Front crawl is a stroke which needs both a good technique and strength. To improve, you can join a group lesson or have private lessons with an instructor. You can also train alone, using different accessories, which will strengthen your muscles and help you sequence movements. Why would you want to do this? To engender a sense of well-being, help tone your body but also for the pleasure of feeling your body glide through the water!
PERFECTING THE ARM MOVEMENT
With a pull buoy
The pull buoy is a small float, shaped like a figure 8, which you wedge between your thighs or calves to prevent your legs from moving. When the legs are unable to move, the arms muscles have to work harder to pull you along. In addition, by immobilizing the legs, the feet can no longer help balance the body. The abdominal and back muscles need to work harder to keep the body stable and prevent lateral deviation. When you choose your pull buoy, check that it's suitable for your body type (men and women's bodies are not identical!) and that it's made from a non-chafing foam. To complement the pull buoy and for maximum efficiency, you can also use elastic swim bands to secure your ankles.
Nabaiji pull buoy, Nabaiji elastic swim bands
You can also use paddles to strengthen your arms and improve awareness of your arm pull. These accessories help you move more efficiently. They come in different shapes and sizes. Paddles that are slightly larger than your hand are used to improve your arm pull. The largest paddles are used for strengthening muscles and are specifically for swimmers who have already used smaller paddles. In all cases, before training with paddles remember to warm up without using any equipment.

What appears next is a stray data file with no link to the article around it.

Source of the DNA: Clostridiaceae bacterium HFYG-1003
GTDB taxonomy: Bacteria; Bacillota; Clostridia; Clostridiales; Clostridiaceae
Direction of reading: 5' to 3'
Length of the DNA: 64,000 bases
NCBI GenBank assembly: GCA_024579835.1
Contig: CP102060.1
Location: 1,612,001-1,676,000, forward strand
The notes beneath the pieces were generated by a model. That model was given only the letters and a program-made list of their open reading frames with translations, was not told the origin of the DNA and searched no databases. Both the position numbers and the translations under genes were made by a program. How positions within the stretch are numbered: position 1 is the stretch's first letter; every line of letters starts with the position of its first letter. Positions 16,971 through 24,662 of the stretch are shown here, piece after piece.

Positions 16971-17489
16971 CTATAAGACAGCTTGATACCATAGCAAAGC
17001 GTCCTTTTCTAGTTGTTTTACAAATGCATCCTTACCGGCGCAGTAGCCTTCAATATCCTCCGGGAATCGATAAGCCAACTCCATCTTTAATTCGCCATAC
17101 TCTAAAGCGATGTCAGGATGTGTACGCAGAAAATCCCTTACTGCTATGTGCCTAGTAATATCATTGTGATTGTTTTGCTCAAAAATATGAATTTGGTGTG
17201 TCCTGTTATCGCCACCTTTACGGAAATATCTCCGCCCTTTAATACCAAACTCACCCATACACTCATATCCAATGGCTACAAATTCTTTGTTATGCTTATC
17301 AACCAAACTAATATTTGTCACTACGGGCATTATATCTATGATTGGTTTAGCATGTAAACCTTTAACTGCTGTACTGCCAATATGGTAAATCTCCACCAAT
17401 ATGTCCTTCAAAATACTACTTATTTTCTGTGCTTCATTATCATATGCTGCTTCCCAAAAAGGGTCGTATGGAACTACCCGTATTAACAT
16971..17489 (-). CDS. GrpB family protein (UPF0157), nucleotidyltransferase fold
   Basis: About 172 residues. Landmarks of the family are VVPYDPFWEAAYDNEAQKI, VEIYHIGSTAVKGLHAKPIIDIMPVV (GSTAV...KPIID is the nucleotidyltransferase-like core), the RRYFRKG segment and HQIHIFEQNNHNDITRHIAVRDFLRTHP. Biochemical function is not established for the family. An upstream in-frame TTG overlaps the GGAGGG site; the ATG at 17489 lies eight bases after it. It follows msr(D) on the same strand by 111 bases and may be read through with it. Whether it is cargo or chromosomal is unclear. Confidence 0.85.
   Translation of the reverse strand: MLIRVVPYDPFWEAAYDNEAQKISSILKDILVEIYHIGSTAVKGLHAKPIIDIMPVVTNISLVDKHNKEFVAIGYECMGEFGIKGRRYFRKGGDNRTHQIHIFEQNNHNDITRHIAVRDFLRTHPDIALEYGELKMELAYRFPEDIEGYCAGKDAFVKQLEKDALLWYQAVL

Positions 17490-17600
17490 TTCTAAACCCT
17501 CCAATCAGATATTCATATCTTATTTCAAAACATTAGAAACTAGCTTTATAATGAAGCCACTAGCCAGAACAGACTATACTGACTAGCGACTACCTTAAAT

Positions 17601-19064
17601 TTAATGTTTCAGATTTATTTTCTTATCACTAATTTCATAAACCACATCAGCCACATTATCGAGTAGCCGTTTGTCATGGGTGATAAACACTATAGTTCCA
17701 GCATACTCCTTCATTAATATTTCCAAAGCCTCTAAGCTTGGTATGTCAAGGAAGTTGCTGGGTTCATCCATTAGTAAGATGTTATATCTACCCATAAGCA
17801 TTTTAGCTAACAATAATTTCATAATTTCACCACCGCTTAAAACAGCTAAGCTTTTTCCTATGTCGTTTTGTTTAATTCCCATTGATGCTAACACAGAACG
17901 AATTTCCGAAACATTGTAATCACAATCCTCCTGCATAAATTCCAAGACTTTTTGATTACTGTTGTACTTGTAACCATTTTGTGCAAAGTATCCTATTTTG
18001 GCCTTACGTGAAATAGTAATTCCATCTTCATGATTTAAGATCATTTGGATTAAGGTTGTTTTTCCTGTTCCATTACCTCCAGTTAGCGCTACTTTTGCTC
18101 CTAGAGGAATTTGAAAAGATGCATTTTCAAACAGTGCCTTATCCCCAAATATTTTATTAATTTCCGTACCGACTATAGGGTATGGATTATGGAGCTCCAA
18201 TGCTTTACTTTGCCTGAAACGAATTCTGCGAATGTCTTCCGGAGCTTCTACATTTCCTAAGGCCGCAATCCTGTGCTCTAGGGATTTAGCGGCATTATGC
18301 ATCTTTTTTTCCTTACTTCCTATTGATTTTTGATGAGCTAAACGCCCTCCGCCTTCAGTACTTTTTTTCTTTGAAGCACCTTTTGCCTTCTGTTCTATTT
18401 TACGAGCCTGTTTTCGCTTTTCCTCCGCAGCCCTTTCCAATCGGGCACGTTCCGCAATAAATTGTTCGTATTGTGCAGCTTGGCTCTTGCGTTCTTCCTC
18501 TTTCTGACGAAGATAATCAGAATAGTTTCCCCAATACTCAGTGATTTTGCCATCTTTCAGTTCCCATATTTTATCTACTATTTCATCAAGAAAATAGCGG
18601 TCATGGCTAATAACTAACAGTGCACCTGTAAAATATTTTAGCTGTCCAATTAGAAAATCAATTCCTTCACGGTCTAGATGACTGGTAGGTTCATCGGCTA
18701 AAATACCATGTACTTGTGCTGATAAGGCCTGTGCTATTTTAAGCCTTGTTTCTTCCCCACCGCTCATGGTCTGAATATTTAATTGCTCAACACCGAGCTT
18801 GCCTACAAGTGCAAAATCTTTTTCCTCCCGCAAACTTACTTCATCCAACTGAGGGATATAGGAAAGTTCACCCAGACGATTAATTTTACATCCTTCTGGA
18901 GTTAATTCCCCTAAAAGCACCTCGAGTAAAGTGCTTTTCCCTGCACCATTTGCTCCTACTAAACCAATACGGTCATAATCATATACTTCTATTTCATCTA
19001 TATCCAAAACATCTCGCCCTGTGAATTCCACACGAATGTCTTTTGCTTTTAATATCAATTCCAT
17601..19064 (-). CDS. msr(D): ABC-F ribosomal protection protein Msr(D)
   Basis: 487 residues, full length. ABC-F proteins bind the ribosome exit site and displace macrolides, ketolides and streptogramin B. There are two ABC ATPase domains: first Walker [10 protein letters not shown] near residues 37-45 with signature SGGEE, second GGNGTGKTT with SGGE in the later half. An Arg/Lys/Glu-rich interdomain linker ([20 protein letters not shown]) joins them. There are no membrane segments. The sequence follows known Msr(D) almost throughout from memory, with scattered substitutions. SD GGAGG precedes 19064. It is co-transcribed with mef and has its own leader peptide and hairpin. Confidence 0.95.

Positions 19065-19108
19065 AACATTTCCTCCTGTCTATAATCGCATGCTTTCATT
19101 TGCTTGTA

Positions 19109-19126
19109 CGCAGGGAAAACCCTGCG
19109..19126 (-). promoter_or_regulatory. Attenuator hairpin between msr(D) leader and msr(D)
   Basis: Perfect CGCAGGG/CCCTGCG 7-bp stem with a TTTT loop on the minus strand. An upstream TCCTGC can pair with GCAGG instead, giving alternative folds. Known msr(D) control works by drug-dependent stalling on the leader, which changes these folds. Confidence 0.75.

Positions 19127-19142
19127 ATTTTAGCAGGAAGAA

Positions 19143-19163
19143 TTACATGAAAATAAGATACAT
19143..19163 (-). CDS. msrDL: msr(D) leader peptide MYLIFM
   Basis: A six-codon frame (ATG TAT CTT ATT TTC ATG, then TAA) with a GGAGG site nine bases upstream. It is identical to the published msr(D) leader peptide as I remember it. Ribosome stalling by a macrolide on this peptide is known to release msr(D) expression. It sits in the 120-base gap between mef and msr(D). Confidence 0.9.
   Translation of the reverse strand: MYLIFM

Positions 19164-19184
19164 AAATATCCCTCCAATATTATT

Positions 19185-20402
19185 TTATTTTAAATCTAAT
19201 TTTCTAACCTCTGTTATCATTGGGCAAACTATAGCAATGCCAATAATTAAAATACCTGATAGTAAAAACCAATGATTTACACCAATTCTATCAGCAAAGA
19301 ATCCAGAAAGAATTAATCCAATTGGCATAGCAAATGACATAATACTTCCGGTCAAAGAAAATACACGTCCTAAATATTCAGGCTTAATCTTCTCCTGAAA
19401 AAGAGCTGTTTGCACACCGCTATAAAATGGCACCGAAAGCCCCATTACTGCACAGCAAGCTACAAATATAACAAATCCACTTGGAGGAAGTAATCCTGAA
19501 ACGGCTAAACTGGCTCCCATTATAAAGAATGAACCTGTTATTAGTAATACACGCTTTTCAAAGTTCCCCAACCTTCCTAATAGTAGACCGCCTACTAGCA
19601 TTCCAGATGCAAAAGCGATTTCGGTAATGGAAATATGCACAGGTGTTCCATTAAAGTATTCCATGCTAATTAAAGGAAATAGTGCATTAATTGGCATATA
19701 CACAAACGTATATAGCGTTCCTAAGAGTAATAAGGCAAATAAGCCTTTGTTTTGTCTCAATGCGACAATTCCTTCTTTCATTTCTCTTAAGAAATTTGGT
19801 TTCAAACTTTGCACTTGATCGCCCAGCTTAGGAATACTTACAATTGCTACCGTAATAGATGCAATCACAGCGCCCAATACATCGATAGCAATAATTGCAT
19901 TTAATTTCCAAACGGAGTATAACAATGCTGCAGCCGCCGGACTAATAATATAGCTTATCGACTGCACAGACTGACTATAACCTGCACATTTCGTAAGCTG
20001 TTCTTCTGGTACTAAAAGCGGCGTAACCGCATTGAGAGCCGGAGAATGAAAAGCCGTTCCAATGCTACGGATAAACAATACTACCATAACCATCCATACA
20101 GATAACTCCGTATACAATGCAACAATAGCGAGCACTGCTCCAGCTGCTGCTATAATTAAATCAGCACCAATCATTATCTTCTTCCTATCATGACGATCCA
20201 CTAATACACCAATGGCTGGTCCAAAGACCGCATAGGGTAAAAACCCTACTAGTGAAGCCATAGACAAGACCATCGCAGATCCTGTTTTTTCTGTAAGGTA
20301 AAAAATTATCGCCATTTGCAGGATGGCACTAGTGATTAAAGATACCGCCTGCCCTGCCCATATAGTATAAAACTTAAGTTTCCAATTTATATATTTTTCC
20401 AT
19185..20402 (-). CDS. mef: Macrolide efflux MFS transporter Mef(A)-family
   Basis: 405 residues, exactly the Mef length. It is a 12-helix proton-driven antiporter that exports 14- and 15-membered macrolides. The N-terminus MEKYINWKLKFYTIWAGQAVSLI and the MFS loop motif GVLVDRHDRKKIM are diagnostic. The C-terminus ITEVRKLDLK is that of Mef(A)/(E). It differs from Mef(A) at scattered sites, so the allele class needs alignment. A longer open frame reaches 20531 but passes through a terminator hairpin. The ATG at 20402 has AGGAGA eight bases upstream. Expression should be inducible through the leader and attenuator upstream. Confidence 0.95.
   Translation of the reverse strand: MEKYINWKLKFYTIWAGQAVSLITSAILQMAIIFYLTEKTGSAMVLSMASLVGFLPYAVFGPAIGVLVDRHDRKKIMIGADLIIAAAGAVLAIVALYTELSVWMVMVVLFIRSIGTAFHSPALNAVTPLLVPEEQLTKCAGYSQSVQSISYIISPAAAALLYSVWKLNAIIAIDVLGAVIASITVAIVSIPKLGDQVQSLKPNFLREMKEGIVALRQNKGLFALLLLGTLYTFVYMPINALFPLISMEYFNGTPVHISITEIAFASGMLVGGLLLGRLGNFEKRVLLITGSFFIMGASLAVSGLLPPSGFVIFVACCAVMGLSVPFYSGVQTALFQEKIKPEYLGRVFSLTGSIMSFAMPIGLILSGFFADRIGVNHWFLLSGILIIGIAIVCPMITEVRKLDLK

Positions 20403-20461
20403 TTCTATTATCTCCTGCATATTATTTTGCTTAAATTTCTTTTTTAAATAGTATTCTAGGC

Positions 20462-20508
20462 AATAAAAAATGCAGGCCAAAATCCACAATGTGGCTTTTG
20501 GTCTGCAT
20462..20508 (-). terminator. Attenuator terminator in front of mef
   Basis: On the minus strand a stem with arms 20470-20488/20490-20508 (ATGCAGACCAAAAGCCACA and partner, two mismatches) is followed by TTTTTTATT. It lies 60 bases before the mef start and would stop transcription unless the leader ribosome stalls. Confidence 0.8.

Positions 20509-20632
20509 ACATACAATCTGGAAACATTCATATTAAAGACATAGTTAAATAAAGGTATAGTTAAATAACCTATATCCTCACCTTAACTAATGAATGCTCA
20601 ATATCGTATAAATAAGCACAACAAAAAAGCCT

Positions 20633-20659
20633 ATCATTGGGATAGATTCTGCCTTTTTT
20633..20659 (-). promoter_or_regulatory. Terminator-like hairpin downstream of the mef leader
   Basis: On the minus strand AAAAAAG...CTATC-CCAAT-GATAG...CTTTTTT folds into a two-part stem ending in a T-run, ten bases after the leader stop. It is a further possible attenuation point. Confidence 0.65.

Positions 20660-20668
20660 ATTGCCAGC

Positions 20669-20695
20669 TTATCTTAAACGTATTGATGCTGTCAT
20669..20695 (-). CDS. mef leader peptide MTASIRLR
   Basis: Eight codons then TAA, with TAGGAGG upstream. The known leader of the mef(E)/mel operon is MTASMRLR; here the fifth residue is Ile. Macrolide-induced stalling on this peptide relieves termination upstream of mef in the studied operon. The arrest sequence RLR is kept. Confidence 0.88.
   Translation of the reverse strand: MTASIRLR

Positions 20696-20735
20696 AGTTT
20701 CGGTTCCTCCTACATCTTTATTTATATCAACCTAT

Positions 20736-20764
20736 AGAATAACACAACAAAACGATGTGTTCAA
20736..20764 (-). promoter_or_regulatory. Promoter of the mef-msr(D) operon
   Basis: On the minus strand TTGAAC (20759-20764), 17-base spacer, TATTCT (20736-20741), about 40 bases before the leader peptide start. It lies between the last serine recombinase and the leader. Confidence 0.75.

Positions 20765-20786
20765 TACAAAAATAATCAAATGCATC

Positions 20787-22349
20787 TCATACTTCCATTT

Or simply with a kickboard
The kickboard allows you to perform a movement with one arm while holding the kickboard with the other; and then alternate!
Fins help to develop leg muscles and improve stamina. On a technical level, they help increase awareness of your arm pull and leg movements when swimming. They help you correct certain faults and practise new, improved habits when swimming front crawl without accessories. To derive full benefit from your fins, alternate between sets of lengths with and without fins: that way you'll be better able to apply what you've learnt when using fins. Also consider sprinting over short distances: speed makes you more aware of your arm pull. Then, rest!
Happy swimming and long live sport!